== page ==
7. ^ "Ball rolling on Bougainville referendum". Radio New Zealand. 2016-05-22. Retrieved 2016-05-30.
  8. ^ "Bougainville MP confident of ongoing international help". Radio New Zealand. 2016-05-30. Retrieved 2016-05-30.
  9. ^ Tlozek, Eric (2017-09-27). "Bougainville independence referendum 'may not be possible': PNG PM". ABC News. Retrieved 2018-01-06.
  10. ^ Australian Associated Press, "PNG leader apologises to Bougainville for bloody 1990s civil war", 29 January 2014
  11. ^ "Pacific Regional Statistics - Secretariat of the Pacific Community".
  12. ^ May, R. J. "8. Decentralisation: Two Steps Forward, One Step Back". State and society in Papua New Guinea: the first twenty-five years. Australian National University. Retrieved 31 March 2017.
  13. ^ "Provinces". Retrieved 31 March 2017.
  14. ^ "Parliamentary Education in Bougainville" (PDF). Parliament of Queensland. Retrieved 12 April 2017.

Further reading

  • Oliver, Douglas (1973). Bougainville: A Personal History. Melbourne: Melbourne University Press.
  • Oliver, Douglas (1991). Black Islanders: A Personal Perspective of Bougainville, 1937–1991. Melbourne: Hyland House. Repeats text from previous 1973 reference and updates with summaries of Papua New Guinea press reports on the Bougainville Crisis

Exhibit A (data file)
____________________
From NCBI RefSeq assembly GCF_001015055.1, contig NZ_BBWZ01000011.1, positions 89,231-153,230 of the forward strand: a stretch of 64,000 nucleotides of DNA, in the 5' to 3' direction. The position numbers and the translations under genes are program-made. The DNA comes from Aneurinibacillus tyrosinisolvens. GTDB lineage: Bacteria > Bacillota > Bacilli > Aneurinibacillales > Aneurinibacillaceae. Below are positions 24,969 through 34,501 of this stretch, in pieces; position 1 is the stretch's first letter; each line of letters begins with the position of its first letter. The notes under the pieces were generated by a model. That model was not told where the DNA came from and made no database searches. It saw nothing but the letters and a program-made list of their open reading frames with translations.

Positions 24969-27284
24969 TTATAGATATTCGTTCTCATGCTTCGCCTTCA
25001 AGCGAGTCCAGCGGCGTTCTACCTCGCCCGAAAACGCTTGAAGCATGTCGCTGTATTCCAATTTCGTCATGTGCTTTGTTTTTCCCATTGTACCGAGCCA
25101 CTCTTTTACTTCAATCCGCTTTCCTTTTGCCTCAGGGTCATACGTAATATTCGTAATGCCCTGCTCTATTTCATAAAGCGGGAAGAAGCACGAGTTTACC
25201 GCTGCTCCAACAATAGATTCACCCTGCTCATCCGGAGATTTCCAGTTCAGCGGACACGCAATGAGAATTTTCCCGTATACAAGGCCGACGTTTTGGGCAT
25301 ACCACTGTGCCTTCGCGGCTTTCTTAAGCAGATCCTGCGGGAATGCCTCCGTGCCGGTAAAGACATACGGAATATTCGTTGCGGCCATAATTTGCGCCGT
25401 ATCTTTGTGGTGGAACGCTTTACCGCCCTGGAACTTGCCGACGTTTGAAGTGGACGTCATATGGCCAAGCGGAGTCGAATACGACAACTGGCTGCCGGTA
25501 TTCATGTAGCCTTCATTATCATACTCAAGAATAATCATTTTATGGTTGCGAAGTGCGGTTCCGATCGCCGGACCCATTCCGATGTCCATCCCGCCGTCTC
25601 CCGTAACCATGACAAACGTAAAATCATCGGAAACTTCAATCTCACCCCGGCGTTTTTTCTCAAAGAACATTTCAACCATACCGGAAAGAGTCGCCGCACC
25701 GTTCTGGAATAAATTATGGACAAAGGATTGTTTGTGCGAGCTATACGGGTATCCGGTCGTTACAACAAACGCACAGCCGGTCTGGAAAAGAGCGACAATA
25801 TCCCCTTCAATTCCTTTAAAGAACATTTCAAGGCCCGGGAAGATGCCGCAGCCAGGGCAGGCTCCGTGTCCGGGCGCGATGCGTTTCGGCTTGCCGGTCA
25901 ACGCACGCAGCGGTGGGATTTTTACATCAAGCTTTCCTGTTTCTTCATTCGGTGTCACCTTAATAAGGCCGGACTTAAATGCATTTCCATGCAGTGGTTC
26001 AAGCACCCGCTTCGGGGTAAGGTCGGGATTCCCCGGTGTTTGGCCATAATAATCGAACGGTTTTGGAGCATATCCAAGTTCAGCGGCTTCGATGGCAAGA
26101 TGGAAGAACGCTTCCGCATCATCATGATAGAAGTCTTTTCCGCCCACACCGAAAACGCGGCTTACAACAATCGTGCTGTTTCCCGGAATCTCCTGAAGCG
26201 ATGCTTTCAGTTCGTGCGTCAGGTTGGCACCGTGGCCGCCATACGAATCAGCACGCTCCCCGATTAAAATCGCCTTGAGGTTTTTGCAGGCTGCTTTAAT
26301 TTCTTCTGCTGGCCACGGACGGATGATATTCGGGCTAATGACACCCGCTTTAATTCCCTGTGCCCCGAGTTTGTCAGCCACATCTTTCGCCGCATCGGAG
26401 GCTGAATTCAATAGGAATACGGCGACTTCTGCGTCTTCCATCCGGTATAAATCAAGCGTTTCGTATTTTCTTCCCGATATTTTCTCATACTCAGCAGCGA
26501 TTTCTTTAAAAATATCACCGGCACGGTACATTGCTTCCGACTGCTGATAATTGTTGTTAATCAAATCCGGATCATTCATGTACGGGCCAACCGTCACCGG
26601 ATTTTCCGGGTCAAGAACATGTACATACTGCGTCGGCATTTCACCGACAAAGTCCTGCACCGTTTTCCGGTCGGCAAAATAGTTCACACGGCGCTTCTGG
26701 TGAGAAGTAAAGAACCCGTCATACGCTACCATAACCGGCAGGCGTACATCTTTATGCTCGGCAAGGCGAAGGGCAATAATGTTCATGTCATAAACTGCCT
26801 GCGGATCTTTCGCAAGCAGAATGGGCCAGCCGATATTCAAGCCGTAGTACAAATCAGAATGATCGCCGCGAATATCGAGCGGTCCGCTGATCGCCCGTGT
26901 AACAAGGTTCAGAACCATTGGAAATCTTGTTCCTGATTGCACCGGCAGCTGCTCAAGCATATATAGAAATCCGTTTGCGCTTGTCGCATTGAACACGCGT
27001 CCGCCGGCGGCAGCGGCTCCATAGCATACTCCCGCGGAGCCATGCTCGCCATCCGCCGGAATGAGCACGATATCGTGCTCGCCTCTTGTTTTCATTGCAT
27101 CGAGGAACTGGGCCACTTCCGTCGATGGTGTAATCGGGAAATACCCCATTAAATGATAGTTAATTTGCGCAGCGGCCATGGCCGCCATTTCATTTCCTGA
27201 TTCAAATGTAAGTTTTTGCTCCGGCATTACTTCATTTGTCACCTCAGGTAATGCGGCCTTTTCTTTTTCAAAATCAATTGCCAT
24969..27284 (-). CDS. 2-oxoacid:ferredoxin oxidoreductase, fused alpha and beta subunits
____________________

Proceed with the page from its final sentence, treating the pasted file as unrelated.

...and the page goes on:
• Quodling, Paul. Bougainville: The Mine And The People.
  • Regan, Anthony; Griffin, Helga, eds. (2005). Bougainville Before the Crisis. Canberra: Pandanus Books.
  • Pelton, Robert Young (2002). Hunter Hammer and Heaven, Journeys to Three World's Gone Mad. Guilford, Conn.: Lyons Press. ISBN 1-58574-416-6.
  • Gillespie, Waratah Rosemarie (2009). Running with Rebels: Behind the Lies in Bougainville's hidden war. Australia: Ginibi Productions. ISBN 978-0-646-51047-7.

External links

Bougainville travel guide from Wikivoyage

  • Autonomous Bougainville Government
  • Autonomous Bougainville Government – Facebook feed
  • Bougainville Inward Investment Bureau
  • Full text of the Peace Agreement for Bougainville
  • Constitution of Bougainville
  • UN Map #4089United Nations map of the vicinity of Bougainville Island, PDF format
  • Conciliation Resources – Bougainville Project
  • The Coconut Revolution, a documentary film about the Bougainville Revolutionary Army.
  • Bougainville – Our Island, Our Fight(1998) by the multi-award-winning director Wayne Coles-Janess. The first footage of the war from behind the blockade. The critically acclaimed and internationally award-winning documentary is shown around the world. Produced and directed by Wayne Coles-Janess. Production company: ipso-facto Productions
  • ABC Foreign Correspondent- World in Focus – Lead Story (1997) Exclusive interview with Francis Ona. Interviewed by Wayne Coles-Janess.